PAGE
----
In particular, lower-performing systems in some cases had made changes recently that were likely to enhance quality—but the changes hadn't taken yet. And in other cases, the processes and policies appeared to be in place on paper, but the passion and commitment from the organization toward them seemed lacking.
Systems with a strong culture related to quality demonstrated the following:
- A shared systemwide commitment to achieving the system's quality and patient safety goals. For example, "system management is as important in achieving quality goals as is physician compliance with evidence-based guidelines."
- A system board that is very engaged in quality and safety, such as being directly involved in setting the system's strategic goals for quality and safety and in frequently monitoring (at least monthly) the progress toward achieving these goals.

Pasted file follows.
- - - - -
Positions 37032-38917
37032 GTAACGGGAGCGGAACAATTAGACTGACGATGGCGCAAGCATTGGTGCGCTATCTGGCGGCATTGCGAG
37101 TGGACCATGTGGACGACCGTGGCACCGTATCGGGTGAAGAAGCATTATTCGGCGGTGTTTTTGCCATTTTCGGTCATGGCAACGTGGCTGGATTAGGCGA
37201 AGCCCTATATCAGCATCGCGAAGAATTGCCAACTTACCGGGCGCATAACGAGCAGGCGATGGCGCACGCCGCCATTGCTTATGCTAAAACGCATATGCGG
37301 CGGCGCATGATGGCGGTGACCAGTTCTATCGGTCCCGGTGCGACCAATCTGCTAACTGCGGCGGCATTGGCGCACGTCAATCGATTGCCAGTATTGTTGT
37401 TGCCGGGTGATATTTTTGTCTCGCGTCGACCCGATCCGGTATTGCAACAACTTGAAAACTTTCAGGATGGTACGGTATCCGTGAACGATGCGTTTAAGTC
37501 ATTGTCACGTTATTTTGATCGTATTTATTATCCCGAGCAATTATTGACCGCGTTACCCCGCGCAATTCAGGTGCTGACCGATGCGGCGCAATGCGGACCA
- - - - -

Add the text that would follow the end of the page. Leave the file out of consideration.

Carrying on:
- Extensive opportunities and vehicles for hospitals to collaborate and share best practices for improving quality and safety.
- Transparency around reporting performance both internally and externally. Teamwork needs to be emphasized to improve quality and safety, along with shared accountability for good outcomes.
- Having a mind-set of perfect care and dramatic increases or stretch goals as compared to incremental improvement.
With this in mind, the answer to the question posed at the beginning may be "j": recognizing that "joining together at all levels is important to meeting quality goals."
Janice Simmons is senior quality editor for HealthLeaders Media. She may be contacted at email@example.com